Pure seed from cross-pollinated vegetables can be saved by isolating different varieties of the same species from one another. Separation distance between varieties, called the “isolation distance,” depends on the species and several environmental factors, such as number of plants in one garden, pollinator population, availability of other pollen for insects, and barriers. For example, wind-pollinated corn (Zea mays) varieties require a two-mile separation between varieties, while insect-pollinated zucchini (Cucurbita pepo) varieties of the same species must be separated by half a mile. In a backyard garden setting, if a ‘Black Beauty’ zucchini (Cucurbita pepo) is being grown in isolation with the intention of saving seed, and another garden a block away is growing yellow crookneck squash (Cucurbita pepo), bees will probably cross-pollinate the two different varieties. Achieving the large isolation distances necessary to produce pure seed may not be possible for home gardeners, so there are other methods to consider.


Time isolation is a method of separating varieties of the same species by staggering the time when pollination occurs. Separating varieties by time works best with two varieties that have different maturity dates. Otherwise, different varieties can be planted at different times so that the variety planted earlier in the season will begin to produce seed before a variety planted later in the season. Some crops easily isolated by time are corn (Zea mays), sunflowers (Helianthus annuus), and lettuce (Lactuca sativa). For example, an early maturing corn variety planted early in the season and a later-maturing corn variety planted later in the season would produce pollen at different times, allowing a gardener to save seed from both varieties even if they were grown close together. Time isolation is more challenging for indeterminate crops that continue to set seed throughout the season, or if weather variability impacts crop maturity rate.

Physical barriers

If distance and time isolation are not possible, there is the option of bagging and caging. To obtain a small amount of seed from self-pollinating crops, individual flowers can be bagged with lightweight, breathable polyester cloth known as Reemay. The Reemay can be cut into small pieces, placed around the flower, and tied at the stem before the flower has opened or set fruit. Commercially produced “blossom bags” are also an option (Figure 5). Plastic bags or paper envelopes should not be used to bag flowers because they can cause the flower to bake in high temperatures.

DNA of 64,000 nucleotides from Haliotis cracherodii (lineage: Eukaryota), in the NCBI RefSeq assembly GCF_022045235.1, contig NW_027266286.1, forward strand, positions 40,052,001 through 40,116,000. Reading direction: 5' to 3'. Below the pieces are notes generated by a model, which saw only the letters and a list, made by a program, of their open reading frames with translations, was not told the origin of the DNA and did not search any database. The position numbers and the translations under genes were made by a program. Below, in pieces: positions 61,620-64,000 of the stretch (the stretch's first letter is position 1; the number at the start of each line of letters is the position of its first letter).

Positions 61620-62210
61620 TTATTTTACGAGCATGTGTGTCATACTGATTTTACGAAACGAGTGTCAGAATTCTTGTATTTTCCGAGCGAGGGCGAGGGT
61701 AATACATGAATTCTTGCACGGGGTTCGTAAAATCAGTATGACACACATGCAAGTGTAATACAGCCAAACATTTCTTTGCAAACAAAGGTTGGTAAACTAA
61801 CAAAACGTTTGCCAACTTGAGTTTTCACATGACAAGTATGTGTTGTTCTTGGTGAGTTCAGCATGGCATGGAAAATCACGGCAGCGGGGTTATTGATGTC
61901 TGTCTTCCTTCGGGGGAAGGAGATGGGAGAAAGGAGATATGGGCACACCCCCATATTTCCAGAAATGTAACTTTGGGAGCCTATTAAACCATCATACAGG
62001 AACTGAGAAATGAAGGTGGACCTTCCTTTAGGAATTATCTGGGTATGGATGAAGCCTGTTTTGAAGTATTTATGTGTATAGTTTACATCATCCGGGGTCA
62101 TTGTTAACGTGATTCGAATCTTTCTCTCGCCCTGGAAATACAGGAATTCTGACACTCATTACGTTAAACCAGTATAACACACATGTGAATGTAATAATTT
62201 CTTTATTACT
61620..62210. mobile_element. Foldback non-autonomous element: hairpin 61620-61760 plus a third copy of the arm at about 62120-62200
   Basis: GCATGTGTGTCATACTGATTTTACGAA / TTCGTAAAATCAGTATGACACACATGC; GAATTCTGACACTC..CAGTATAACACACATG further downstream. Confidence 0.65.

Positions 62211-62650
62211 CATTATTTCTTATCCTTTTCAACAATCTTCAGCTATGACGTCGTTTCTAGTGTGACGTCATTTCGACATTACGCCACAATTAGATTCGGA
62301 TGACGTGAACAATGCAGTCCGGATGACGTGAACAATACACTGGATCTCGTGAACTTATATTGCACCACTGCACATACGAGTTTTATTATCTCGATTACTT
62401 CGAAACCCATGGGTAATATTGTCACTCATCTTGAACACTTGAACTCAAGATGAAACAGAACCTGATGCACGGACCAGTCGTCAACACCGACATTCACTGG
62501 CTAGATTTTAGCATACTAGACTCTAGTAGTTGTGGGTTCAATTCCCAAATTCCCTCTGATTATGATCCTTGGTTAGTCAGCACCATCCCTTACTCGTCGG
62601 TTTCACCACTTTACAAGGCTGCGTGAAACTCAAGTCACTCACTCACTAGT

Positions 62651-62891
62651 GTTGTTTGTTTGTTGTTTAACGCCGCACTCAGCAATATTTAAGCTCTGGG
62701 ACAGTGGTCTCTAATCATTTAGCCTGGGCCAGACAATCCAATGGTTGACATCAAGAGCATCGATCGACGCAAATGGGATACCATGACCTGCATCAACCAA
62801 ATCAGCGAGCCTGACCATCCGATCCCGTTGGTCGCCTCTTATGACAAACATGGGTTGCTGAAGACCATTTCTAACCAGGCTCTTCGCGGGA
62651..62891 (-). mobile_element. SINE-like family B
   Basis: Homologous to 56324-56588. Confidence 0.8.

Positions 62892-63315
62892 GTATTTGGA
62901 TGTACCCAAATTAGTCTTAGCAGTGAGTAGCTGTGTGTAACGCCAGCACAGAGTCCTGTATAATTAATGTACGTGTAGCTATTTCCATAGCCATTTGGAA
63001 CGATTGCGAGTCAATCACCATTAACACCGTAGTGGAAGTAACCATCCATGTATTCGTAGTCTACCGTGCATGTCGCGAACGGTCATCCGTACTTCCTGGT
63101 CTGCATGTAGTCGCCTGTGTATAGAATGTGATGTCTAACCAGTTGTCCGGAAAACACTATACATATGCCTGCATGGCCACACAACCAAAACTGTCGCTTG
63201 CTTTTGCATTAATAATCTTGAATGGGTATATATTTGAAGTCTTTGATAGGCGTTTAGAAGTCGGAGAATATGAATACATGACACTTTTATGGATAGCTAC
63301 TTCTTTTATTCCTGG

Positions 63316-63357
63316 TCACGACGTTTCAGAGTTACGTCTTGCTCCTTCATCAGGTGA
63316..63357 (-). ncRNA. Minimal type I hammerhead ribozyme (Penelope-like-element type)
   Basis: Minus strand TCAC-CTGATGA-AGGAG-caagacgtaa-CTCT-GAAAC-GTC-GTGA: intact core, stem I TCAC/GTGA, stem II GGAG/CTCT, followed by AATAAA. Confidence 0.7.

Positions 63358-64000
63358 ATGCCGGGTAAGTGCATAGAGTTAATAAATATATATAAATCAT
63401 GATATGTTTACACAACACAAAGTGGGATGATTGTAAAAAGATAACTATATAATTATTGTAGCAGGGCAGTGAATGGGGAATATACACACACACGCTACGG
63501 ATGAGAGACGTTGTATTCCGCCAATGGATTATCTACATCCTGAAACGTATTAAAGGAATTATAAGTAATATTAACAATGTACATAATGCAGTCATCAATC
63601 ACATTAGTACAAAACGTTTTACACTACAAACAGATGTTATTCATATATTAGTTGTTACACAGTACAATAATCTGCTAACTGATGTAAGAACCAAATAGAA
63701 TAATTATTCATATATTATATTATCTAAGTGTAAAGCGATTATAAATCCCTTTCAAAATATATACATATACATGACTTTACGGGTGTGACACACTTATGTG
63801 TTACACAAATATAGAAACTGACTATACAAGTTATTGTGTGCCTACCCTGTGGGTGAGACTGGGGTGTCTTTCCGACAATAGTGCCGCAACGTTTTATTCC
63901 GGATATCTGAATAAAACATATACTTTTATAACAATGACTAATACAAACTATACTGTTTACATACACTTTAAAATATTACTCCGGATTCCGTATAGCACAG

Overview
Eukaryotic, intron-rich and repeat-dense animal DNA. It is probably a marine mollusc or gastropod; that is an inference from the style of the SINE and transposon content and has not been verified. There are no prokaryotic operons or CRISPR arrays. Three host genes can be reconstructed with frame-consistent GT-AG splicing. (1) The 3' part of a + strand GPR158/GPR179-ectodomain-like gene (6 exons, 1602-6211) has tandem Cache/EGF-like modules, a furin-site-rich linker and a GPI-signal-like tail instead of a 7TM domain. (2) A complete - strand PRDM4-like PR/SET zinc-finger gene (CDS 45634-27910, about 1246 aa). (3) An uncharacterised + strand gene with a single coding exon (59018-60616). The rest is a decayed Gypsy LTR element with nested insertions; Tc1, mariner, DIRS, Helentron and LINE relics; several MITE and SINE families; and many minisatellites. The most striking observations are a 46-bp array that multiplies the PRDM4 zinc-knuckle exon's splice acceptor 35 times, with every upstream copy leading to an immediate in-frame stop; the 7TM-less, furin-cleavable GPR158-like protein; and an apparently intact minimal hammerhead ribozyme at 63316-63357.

Fig. 05: Photograph of a chile pepper plant with two blossom bags tied around its flowers.

Figure 5. Blossom bags made of lightweight polyester are able to isolate open flowers from insect pollinators (photo by C. Havlik).

If you want to gather a larger quantity of seed, seed cages are another option to isolate rows of self-pollinating plants (Figure 6). Before putting up a seed cage, all flowers and fruit must be stripped from the plants early in the season so that adequate time remains for new fruit to set under the cage. Then a frame made of wood, wire, plastic, or metal tubing is built to hold lightweight polyester cloth or window screen over the row of plants. The polyester cloth or window screen must make contact with the ground on all sides of the row to ensure that no insects can enter. Keep in mind that cross-pollinated crops grown in cages will not produce seed unless there is a mechanism to transfer pollen from male flowers to female flowers. In such cases, bee hives may be placed inside the cage so that bees will cross-pollinate plants in isolation.

Fig. 06: Photograph of two people standing among rows of plants covered by white cloth.

Figure 6. Large seed cages for increasing seed of chile pepper varieties at NMSU. Metal hoops driven into the soil support the cages (photo by S. Walker).

Population size

Preserving variety integrity by producing pure seed does not only depend on isolating different varieties of the same species from one another. It may also depend on the number of plants from a specific variety grown for seed production, avoiding inbreeding depression, and removing plants from a seed production area that do not have the desired characteristics (rogueing).